Raspberry Pi 2 Model B Tested
1 – Raspberry Pi 2 Model B: Overview
||The Raspberry Pi Foundation has released the Raspberry Pi 2 Model B in February 2015. I received the RPi board at the end of February and during nearly 2 weeks, I updated GLSL Hacker. It was a nice experience because this new iteration of the Raspberry Pi is fast. I didn’t use cross-compilation tools on a remote system, I directly coded on the RPi board. The direct coding on the RPi 1 was a laborious task because the first version of the RPi was slow, very slow… But things have changed, and the Raspberry Pi 2 is now a viable solution for working directly on the board. The RPi 2 can be seen as an ultra boosted version of the RPi 1.|
The gain in performance is essentially due to the quad-core CPU and the 1GB of system memory. For the sake of memory, the RPi 1 has a Broadcom BCM2835 processor (with a single-core ARM1176JZ-F CPU) and 512MB of RAM. The Raspberry Pi 2 comes with the Broadcom BCM2836 processor that includes a 900MHz quad-core ARM Cortex-A7 CPU. The transition from a single core to a quad-core CPU explains the huge difference in speed between the RPi 1 and RPi 2. I installed the latest Raspbian (Debian Wheezy) on RPi 1 and RPi 2 and it’s just impressive to see how things react quickly on the RPi 2 compared to the RPi 1.
The Raspberry Pi Foundation has done a great job that second iteration of the RPi board and for roughly USD $40, you have a nice tiny but powerful computer.
The new RPi 2 Model B has the same features than the RPi 1 Model B+ (the last iteration of the first RPi): 4 USB ports, a 40-pin GPIO (I will talk about the GPIO in a next article), and a micro-SD card slot.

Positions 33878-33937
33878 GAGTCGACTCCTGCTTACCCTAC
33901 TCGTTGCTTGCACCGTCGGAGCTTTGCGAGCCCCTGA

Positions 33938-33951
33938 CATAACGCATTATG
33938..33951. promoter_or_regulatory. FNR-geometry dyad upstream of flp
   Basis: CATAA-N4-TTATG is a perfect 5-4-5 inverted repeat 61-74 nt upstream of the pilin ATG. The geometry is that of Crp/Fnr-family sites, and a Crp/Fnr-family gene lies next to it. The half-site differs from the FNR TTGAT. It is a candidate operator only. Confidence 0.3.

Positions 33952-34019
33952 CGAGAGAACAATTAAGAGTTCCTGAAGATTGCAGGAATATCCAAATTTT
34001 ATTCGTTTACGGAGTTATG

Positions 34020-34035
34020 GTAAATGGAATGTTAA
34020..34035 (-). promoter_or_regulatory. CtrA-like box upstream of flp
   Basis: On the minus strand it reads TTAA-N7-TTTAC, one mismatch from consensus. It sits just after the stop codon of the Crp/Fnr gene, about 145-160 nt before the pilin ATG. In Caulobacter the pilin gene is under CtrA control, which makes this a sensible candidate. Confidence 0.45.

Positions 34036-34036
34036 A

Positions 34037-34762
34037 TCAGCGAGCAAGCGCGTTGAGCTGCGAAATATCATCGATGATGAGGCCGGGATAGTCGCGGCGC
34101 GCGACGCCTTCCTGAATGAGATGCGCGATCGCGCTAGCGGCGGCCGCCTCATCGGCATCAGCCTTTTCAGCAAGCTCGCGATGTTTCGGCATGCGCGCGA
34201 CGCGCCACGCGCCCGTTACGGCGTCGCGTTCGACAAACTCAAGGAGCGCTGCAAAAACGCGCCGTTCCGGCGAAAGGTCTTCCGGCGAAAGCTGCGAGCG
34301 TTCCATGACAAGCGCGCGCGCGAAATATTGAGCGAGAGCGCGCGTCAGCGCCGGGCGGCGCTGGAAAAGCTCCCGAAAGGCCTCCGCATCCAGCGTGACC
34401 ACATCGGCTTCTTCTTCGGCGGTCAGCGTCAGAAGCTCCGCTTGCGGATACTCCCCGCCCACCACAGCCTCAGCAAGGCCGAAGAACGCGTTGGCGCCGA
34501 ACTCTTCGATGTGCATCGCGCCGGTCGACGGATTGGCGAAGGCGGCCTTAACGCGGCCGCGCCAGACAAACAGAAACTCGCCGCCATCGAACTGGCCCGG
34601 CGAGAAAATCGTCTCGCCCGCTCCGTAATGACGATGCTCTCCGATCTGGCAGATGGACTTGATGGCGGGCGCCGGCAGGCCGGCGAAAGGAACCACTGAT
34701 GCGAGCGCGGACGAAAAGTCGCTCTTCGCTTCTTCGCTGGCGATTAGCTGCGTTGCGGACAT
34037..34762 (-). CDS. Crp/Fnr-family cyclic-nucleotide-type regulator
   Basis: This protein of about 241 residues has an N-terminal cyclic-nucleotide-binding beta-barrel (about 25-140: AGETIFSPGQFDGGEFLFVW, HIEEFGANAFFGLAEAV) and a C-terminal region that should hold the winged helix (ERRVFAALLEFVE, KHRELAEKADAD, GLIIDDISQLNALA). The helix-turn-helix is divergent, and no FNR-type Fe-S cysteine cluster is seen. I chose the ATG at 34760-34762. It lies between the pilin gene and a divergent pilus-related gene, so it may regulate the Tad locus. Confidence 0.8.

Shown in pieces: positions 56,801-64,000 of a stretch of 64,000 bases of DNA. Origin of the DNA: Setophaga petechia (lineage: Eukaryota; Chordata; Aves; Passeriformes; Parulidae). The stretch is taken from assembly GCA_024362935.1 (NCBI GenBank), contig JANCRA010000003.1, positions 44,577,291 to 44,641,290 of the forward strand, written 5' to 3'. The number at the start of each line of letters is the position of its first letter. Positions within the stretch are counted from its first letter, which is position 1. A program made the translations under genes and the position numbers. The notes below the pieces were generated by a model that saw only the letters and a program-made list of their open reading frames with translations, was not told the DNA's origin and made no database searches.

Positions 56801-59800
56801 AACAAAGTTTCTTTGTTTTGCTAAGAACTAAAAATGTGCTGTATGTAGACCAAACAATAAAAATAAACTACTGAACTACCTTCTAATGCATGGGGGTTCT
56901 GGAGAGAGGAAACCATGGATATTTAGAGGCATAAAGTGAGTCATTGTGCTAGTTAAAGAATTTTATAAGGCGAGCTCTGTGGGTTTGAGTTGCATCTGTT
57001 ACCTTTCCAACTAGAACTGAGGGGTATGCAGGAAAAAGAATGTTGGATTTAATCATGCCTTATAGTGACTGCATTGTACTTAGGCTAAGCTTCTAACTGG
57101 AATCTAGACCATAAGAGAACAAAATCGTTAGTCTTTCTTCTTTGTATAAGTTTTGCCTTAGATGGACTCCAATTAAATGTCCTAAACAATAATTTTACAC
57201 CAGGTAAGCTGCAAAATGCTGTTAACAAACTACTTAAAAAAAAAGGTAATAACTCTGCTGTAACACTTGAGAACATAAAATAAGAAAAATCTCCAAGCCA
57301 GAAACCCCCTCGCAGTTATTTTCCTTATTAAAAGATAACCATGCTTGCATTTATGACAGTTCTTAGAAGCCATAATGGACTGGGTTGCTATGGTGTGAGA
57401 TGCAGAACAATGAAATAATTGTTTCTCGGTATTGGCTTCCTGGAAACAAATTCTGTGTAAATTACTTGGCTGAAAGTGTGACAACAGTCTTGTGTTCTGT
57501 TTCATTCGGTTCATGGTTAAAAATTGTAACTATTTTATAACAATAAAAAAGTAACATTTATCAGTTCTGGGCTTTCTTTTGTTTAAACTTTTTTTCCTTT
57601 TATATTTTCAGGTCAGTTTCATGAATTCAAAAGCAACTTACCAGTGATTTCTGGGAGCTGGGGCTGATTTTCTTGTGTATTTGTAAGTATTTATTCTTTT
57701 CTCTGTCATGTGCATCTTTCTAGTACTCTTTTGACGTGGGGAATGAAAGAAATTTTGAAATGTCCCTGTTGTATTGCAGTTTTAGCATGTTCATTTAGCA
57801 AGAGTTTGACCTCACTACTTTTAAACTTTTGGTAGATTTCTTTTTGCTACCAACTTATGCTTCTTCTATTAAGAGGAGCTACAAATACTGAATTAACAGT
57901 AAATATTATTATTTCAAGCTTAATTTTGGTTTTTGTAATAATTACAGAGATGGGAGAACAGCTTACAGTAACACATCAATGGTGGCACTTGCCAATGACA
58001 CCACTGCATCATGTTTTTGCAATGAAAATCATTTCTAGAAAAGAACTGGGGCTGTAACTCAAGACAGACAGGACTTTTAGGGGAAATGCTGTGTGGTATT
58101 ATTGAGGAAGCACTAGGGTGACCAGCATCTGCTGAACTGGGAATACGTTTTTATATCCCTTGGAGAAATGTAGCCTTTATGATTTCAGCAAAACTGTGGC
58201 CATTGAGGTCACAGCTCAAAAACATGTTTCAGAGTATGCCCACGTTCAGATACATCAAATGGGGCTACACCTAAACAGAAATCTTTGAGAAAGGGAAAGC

The GPU, a VideoCore IV by Broadcom, is still the same than in RPi 1 models. The GPU supports OpenGL ES 2.0 and is based around multiple specialist floating-point shading processors called QPUs: Quad Processor Unit. The GPU performs tiled rendering and outputd pixel data to a shared Tile Buffer (TLB) of 64×64 pixels. But as OpenGL programmers, we are not directly concerned by tiled rendering. More information about the architecture of the VideoCore IV GPU can be found in this detailed documentation: VideoCore® IV 3D Architecture Reference Guide.
More information about the RPI 2 Model B can be found HERE.
2 – Raspberry Pi 2 Model B: Gallery
The box and the features list:
The Raspberry Pi 2 Model B board in detail:
Here is a board-2-board comparison between the RPi 2 Model B and the RPi 1 Model B:
3 – Raspberry Pi 2 Model B: Power Supply Unit
With a faster CPU as well as 4 USB ports, the maximum current the RPi 2 can draw is 2 amperes (2000mA) under 5 volts. It’s recommended to select a 10W power supply unit.
Here is the power supply I use with my RPi 2 board:
4 – Preparation of the Raspberry Pi Operating System
The Raspberry Pi works with Raspbian (Debian Wheezy), an optimized version for the RPi board of the Linux Debian distribution. Raspbian is a 32-bit operating system. But Raspbian is not the only OS supported by the RPi, just visit this page for all options.
The creation of a bootable micro-SD card is a simple operation:
1 – Download the latest Raspbian image and extract the *.img file somewhere.
2 – Under Windows, download the Win32 Disk Imager utility.
3 – Create the bootable mico-SD card from the Raspbian image using Win32 Disk Imager. That’s all.
5 – Raspberry Pi 2 First Boot
If the mico-SD card has been correctly created, you should boot on the Raspbian and very quickly see the desktop. One of the nice things with the RPi 2 is the fast booting time:
The default resolution of the desktop is 1680×1050 pixels.
I attached my RPi 2 board on the rear side of a LED monitor with a piece of velcro: